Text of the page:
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ARS Home » Pacific West Area » Wenatchee, Washington » Physiology and Pathology of Tree Fruits Research » Research » Publications at this Location » Publication #216951

Title: Characterization of alcohol acyl transferase and 1-aminocyclopropane-1-carboxylate synthase gene expression and volatile compound emission during apple fruit development and ripening

item Zhu, Yanmin
item Rudell, David
item Mattheis, James

Submitted to: Postharvest Biology and Technology
Publication Type: Proceedings
Publication Acceptance Date: 11/12/2007
Publication Date: 1/10/2008
Citation: Zhu, Y., Rudell Jr, D.R., Mattheis, J.P. 2008. Characterization of Alcohol Acyl Transferase and 1-Aminocyclopropane-1-Carboxylate Synthase Gene Expression and Volatile Compound Emission during Apple Fruit Development and Ripening. Postharvest Biology and Technology. doi: 10.1016/j.postharvbio.2008.03.015.

Interpretive Summary:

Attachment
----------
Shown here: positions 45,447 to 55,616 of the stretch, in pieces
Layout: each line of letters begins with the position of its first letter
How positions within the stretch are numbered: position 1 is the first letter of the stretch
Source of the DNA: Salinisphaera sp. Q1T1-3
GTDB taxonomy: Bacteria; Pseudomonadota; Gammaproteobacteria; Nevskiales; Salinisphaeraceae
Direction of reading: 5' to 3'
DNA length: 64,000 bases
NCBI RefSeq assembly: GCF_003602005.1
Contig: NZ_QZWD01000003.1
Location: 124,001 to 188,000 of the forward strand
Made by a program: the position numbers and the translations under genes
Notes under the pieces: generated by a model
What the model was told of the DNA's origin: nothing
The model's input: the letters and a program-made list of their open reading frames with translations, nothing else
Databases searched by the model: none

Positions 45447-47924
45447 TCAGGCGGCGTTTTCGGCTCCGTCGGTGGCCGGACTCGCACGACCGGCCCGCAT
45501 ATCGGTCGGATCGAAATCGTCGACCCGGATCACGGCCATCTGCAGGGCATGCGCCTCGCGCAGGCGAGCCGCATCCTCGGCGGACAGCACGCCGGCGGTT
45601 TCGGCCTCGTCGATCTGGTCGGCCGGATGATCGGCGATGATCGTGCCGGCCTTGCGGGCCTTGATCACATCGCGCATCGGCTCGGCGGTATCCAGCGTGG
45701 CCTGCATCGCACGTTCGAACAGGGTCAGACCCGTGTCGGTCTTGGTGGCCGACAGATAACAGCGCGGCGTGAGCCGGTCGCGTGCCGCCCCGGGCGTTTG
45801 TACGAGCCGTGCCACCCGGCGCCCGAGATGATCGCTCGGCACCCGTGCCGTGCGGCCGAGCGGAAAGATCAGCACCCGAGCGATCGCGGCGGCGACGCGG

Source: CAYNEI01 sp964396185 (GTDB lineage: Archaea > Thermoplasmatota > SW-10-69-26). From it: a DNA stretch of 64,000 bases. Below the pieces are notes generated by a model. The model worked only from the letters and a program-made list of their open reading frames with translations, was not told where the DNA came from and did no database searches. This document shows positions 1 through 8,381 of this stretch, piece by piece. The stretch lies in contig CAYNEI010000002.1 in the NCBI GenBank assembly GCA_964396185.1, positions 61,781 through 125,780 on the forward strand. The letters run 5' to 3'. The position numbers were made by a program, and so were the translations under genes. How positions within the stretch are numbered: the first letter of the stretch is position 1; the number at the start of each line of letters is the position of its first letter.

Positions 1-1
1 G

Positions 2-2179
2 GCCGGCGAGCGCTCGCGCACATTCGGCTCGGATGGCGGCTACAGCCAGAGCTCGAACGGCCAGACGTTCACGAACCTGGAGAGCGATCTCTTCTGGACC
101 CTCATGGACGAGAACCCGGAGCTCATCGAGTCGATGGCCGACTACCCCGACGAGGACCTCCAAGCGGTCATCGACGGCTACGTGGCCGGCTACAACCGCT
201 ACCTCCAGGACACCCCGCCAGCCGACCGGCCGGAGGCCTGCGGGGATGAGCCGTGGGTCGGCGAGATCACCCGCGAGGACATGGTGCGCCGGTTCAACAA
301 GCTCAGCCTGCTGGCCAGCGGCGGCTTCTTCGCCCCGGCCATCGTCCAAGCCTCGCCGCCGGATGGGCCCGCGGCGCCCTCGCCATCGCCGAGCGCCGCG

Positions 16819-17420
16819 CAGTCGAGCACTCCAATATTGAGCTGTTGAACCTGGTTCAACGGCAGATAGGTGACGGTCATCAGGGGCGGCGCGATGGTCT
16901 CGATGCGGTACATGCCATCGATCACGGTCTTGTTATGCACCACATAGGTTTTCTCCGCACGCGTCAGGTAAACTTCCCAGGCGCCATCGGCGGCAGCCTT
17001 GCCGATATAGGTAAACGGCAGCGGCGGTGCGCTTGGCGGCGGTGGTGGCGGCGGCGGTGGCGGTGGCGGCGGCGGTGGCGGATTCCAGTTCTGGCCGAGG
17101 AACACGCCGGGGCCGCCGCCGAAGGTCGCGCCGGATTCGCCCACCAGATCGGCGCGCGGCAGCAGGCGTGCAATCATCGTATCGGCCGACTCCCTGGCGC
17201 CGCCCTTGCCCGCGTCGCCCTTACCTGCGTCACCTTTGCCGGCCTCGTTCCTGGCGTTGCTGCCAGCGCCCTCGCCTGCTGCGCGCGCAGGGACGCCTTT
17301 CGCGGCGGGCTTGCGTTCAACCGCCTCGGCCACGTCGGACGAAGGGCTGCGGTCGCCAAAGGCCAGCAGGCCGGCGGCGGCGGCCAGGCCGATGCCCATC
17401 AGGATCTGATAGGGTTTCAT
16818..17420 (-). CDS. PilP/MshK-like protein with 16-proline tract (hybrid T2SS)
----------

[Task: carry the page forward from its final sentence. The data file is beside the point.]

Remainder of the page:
Technical Abstract: Alcohol acyl transferase (AAT) catalyzes the last step of volatile ester biosynthesis, and in this study, expression of four apple AAT genes was investigated in the peel of two apple cultivars with relatively high (‘Golden Delicious’) or low (‘Granny Smith’) volatile ester production. All four AAT genes were more strongly and consistently expressed in ‘Golden Delicious’ than in ‘Granny Smith’. Of the four AAT genes evaluated, AAT1 and AAT2 were highly expressed compared to AAT3 and AAT4. The levels of AAT 1 and AAT2 expression were consistent with the total amount of esters detected at similar ripening stages for both cultivars. The transcript levels of AAT3 and AAT4 decreased at or after the onset of ripening in both cultivars, and expression was low or not detectable during ripening after harvest. Expression of two 1-aminocyclopropane-1-carboxylate synthase (ACS) genes were also characterized. ACS1 was induced after the onset of ripening while ACS3 expression was detected throughout the harvest period in both cultivars. ACS1 expression was detected throughout the six week ripening period for both cultivars as was ACS3 expression in ‘Golden Delicious’. Postharvest 1-MCP exposure had little impact on expression of AAT and ACS3 genes, but substantially lower transcript level for ACS1 expression was detected in both cultivars after exposure to 1-MCP. The results suggest that differential expression of AAT may contribute to regulation of apple fruit volatile ester biosynthesis, and that expression patterns of ACS3 but not ACS1 are consistent with those of AAT1 and AAT2.